Creating Board Holism in Board Communication

mark-g-wide-pullout-connections-2016-10Here are a few examples of recurring board processes:  nominations, recruiting and elections; GM evaluation; GM compensation; board self-evaluation; setting board priorities; agenda planning; officers roles and elections; code of conduct review and consideration of conduct issues; acting on reports from management; and responding to member or customer input. That doesn’t even take into account the infrequent board decisions related to purpose, expansion, debt or strategic alliances.  It’s worth thinking through how to work together to realize board holism with all decisions, such as those as described above.

Here are a few tips and ideas to consider:

  • Before “doing” a process, take time to talk about it first. It’s possible that some members of the board are new and haven’t been through it before, or that those who have been through the process before don’t remember the steps, purpose, or nuances of the process.
  • Review questions together about the process. For example: What agreements have been made about this process already? What do our policies say? Do we understand the process we are about to use? Does it make sense to us?

Who speaks the board’s voice?

Often the president or chair of the board is authorized to speak on behalf of the board. However, it is very common for directors, or officers, to be asked about board process, board decisions, board actions, or about management decisions or actions. The principle of board holism likely would also apply to newsletter articles written by directors or speaking engagements, formal and informal, in which a director is addressing board process, decisions or actions.

Given that there are a variety of ways the board’s voice might be expressed, even when the chair is the primary or delegated “voice,” it can be helpful to practice as a group how directors would express themselves regarding a process, decision or action.

  • Frame a question that could be asked by a member. Quick examples: What’s the board do, anyway? How does the board evaluate or compensate the GM? What’s the board’s role in elections? Why did you pick that location for the new store?
  • Then go around the room with each director answering the same question.
  • The point isn’t that everyone says the same words, but rather that the words each director chooses do express the shared understanding of all directors.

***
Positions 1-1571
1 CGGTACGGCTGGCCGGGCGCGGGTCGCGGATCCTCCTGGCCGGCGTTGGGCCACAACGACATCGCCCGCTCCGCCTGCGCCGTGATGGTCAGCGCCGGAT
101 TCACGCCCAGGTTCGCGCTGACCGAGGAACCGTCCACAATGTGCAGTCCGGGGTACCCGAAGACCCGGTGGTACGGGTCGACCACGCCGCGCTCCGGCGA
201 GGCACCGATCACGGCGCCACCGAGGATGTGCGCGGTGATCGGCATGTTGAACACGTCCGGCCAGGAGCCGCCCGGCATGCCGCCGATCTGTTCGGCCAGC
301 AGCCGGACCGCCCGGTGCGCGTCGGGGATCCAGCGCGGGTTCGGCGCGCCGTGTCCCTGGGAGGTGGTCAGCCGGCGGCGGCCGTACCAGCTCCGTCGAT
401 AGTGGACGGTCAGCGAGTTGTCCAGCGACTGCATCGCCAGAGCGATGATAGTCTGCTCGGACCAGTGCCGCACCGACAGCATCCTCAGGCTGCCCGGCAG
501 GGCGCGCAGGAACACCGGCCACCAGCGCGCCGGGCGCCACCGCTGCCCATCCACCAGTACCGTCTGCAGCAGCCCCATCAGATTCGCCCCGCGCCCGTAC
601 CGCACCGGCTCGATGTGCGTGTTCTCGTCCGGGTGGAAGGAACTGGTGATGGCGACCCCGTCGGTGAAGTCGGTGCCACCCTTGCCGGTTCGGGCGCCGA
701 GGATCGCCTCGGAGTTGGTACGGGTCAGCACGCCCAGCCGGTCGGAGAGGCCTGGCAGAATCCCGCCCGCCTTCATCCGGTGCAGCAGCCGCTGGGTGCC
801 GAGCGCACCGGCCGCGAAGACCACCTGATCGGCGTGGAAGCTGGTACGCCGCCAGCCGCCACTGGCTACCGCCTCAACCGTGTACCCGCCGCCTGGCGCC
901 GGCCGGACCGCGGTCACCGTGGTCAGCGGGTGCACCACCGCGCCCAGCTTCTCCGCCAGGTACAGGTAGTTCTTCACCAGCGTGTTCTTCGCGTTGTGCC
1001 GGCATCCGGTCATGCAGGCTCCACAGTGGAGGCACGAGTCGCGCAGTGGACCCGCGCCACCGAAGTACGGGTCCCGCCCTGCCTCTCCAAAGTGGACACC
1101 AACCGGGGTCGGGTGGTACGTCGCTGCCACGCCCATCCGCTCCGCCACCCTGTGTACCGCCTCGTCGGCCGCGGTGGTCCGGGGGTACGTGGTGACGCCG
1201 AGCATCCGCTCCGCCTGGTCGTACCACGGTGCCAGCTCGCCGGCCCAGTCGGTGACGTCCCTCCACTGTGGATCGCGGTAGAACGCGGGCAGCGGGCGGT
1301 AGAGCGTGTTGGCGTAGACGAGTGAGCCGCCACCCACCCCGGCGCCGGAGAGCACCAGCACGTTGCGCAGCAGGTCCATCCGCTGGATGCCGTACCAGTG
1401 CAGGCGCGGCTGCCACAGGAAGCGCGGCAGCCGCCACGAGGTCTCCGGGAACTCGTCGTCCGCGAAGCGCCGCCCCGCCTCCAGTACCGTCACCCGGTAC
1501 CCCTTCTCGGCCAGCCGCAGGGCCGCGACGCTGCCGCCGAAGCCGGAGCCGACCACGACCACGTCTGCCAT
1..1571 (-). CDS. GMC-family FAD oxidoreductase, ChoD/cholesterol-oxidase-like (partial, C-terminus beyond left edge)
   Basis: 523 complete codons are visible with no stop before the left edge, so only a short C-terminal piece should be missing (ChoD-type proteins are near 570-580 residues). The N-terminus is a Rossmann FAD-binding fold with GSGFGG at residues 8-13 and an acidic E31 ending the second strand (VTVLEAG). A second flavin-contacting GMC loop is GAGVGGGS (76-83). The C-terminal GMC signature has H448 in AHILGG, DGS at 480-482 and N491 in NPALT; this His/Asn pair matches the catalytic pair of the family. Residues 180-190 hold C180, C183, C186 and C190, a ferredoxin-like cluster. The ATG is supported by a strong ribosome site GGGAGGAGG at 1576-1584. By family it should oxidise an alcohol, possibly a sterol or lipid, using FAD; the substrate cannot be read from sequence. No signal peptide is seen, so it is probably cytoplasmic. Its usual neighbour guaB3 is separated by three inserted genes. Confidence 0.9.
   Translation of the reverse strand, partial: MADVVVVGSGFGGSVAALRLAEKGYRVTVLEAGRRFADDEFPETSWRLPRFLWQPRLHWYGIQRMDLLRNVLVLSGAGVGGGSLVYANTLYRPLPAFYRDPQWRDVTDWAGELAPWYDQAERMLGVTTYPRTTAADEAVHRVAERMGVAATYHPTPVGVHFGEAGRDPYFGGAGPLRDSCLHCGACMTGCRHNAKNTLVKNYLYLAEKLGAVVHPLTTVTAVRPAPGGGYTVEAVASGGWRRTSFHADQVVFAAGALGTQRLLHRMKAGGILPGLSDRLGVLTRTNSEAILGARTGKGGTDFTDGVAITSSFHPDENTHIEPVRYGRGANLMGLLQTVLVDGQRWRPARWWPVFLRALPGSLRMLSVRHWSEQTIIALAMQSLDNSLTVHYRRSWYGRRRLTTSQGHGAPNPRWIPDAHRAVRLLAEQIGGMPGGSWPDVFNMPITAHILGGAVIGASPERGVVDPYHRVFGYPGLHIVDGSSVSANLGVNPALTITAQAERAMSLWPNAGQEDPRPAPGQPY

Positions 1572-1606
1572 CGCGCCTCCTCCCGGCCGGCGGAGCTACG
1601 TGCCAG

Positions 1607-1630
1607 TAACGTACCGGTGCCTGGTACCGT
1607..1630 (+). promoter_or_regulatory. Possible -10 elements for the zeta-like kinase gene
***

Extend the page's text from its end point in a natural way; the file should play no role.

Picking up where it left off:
This practice can be especially useful following a deliberative process and board decision where all directors were not in agreement and yet the expectation is that all directors support the decision. Practicing answering questions out loud and hearing how others will answer the same question in the context of a board meeting, can help affirm alignment around decisions the board has made and show everyone what “speaking with one voice” looks like.

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By |October 5th, 2016|Categories: Articles, Connections, Teaming|Tags: |

One Comment

  1. Donald Kreis November 3, 2016 at 6:01 pm - Reply

    I am concerned that advice like this may foster a misleading impression of what “board holism” really means in the context of Policy Governance. As John Carver has framed the concept in his book (Boards That Make a Difference, 3d ed.), board holism is simply the notion that individual board members do not have the authority to speak on behalf of the board. Some have claimed, and Mark’s article here seems to imply, that this means individual board members may not express their individual opinions on matters that come before the board or, indeed, on questions that are within the board’s authority. In fact, I think board holism actually has the opposite effect — it frees up board members to talk freely with their constituents, and others (particularly co-op employees) about these matters because it is clear that such conversations are not in any way an assertion of the board’s authority.

    I readily agree that good board members support rather than undermine the work of their boards. But that doesn’t mean never expressing disagreement with board positions after they have been voted upon. It means being respectful about such disagreements and making clear that one will work to implement in good faith, and not undermine, decisions with which one disagrees. I well know what it feels like to have a board on which I am serving, including the board of a co-op, fail to adopt a position that I believed in strongly and argued for forcefully. In those circumstances, I tried to console myself with the idea that maybe the wisdom of the group is somehow superior to my individual wisdom in some way that is not apparent to me. It’s a habit of mind that, to me, is just an outgrowth in really believing in the kind of democracy that co-ops espouse but sometimes abandon when the going gets tough.

    The going gets tough when co-op members disagree with what the board and management are doing, when there are sharp differences of opinion among board members themselves, and when mistakes happen that cost co-ops money and goodwill. In those circumstances, we sacrifice our cooperative values and principles by silencing each other — in the name of “board holism” or otherwise.

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